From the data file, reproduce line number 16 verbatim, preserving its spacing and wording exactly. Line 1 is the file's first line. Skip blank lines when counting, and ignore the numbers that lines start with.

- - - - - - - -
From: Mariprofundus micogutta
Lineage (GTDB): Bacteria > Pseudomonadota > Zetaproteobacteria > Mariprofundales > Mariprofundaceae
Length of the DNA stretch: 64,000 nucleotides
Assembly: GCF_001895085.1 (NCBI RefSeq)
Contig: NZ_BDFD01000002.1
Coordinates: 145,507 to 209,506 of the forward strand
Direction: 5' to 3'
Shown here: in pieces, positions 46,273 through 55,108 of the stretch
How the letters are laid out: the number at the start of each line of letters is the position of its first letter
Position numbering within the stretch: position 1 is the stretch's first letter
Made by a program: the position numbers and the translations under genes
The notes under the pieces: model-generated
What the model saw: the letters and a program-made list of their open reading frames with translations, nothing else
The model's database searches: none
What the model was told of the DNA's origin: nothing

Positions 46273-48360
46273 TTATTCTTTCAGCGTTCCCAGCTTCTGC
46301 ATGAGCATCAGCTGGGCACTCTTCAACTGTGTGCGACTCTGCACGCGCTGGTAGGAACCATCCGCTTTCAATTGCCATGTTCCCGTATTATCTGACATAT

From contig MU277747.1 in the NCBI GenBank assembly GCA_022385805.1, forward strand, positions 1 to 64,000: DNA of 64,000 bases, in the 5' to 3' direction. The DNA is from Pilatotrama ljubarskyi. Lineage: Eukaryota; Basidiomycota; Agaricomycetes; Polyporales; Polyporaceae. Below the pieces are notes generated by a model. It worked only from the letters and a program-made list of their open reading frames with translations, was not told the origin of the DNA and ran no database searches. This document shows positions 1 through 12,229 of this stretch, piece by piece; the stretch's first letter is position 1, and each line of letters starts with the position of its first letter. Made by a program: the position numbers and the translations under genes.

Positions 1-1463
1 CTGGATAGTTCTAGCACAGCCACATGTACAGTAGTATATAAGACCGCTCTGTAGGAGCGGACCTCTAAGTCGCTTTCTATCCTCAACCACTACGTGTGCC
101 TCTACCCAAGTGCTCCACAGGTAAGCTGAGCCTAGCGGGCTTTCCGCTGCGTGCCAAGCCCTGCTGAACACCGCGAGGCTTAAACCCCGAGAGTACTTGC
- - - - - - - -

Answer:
Positions 46273-48360